Middlebury College, Ripton ink PILOT deal

RIPTON — Middlebury College has agreed to a new, 10-year agreement with the town of Ripton, through which the institution will make annual cash payments to the community and deliver free ski lessons to local school children in recognition of its non-taxable property.
“We’re delighted that we’ve completed the extension of our long-term financial commitment to the town of Ripton,” said Patrick Norton, vice president for finance and treasurer of the college. “Middlebury has deep roots in Ripton and we value that relationship greatly.”
It was on Feb. 25, 1994, that the then-Ripton selectboard and Middlebury College officials signed an initial agreement that resolved a pending town-gown property tax dispute and set up a series of annual payments — also termed in the document as “gifts in lieu of taxes.”
The initial 10-year term of the agreement ran from 1994 to 2003. It automatically renewed for a series of one-year increments from 2004 to 2013.
Middlebury College currently owns around 980 acres of property in Ripton that is exempt from property taxes because it relates directly to the institution’s educational mission. Those properties include the Bread Loaf campus off Route 125 and the Battell Park land along the Middlebury River, north of Route 125.
The college owns an additional 1,174 acres of land in Ripton that are subject to local property taxes. Those holdings include the Noble Farmhouse off Frost Road; the Brooks Schoolhouse off Route 125; and the Myhre’s Cabin off Steam Hill Road. Middlebury College has, and will continue to pay, property taxes on those holdings. Middlebury College is second only to the United States Forest Service in terms of land ownership in Ripton.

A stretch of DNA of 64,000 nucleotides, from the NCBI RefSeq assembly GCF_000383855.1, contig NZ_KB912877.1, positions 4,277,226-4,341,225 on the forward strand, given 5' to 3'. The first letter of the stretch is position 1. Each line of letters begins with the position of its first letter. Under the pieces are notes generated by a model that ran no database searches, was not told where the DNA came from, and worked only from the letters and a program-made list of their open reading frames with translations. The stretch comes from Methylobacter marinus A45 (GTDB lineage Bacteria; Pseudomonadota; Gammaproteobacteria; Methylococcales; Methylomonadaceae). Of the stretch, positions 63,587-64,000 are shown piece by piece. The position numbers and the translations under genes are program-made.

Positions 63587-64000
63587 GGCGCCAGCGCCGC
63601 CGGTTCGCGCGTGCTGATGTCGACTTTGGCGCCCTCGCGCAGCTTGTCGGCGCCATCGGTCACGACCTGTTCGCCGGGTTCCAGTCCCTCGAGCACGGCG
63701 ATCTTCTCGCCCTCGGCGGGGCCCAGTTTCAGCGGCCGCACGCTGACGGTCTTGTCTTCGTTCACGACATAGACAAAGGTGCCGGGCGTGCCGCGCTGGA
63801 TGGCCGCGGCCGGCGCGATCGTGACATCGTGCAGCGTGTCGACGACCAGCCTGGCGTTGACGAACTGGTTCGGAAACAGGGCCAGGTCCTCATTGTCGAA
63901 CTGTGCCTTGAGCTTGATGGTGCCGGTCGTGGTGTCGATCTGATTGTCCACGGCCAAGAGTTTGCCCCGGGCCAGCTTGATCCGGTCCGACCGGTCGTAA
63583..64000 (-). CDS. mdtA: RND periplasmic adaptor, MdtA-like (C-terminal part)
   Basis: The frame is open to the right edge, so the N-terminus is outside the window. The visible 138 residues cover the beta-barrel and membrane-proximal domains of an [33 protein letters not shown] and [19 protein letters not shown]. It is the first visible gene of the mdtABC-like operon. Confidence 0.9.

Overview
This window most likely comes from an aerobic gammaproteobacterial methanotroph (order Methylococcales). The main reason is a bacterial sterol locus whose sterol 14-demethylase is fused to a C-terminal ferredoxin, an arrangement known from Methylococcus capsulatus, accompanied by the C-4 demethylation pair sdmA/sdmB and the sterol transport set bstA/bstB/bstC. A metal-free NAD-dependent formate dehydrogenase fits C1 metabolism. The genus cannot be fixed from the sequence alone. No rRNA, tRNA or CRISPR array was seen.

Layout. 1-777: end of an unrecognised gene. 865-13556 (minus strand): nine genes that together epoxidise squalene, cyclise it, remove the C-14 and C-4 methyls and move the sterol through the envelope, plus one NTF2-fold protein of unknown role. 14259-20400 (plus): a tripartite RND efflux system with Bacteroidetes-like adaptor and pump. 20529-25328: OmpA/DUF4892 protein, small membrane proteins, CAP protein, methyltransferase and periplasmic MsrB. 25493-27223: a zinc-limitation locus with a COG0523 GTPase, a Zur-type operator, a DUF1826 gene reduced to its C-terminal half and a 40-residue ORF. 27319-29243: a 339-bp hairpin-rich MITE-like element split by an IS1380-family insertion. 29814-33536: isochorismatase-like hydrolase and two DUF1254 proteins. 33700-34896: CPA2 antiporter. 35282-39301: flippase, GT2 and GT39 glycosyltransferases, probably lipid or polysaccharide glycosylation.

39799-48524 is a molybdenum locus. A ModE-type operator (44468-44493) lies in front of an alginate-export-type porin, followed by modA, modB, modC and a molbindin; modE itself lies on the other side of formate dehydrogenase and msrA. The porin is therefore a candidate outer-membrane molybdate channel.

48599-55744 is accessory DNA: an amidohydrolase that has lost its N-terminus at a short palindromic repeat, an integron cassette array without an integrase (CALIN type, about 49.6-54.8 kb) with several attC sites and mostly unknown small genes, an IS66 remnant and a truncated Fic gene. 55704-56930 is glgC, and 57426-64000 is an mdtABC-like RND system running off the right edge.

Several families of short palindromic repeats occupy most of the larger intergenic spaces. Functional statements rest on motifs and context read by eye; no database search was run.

The recently expired town-gown agreement provided for an annual gift in lieu of taxes that gradually increased each year during the life of the accord. It most recently netted Ripton $113,337 (in 2013), funds the selectboard uses to stabilize the municipal property tax rate.
After months of what both parties described as amicable talks, the town and college finalized a new agreement — covering the tax years beginning Jan. 1, 2014, and ending June 30, 2024 — that calls for:
•An annual payment of $157,000 that will be “adjusted each year by taking the previous year’s payment and multiplying it by the municipal tax rate for the then-current year, divided by the municipal tax rate of the immediately prior year — except in the case of a town-wide reappraisal, in which case the payment will be adjusted by the percentage change in the municipal taxes to be collected,” according to the specific language of the agreement.
The payment will be due at the same time the college pays its regular property tax bill.
Since Ripton is now transitioning its budget cycle from a calendar year to a fiscal year, the first annual payment under the new pact will cover an 18-month period (Jan. 1, 2014, to June 30, 2015) that will reflect one and a half (1.5) times the $157,000 payment, for a total of $235,500.
•The college to continue providing free ski lessons at the Middlebury College Snow Bowl and Rikert Nordic Center to students enrolled at Ripton Elementary School.
•The college to work with Ripton to mitigate the impacts of any future development projects.
The agreement will not apply to any property or structures the college might acquire during the 10-year period. At the same time, the $157,000 base payment to Ripton will not be affected in the event the college sells or leases any of its property during the 10-year period.
Either party has the ability to terminate the agreement under certain defined circumstances — such as if there are changes in state/federal laws affecting the taxability of nonprofits.
Ripton Selectwoman Laureen Cox said she and her colleagues are pleased with the new pact with the college.
“It was a cordial negotiation,” she said. “We felt that at the end we came up with an agreement that would work for us, and obviously the college needed something that had to work for them. I think we reached that place.”
Reporter John Flowers is at [email protected].

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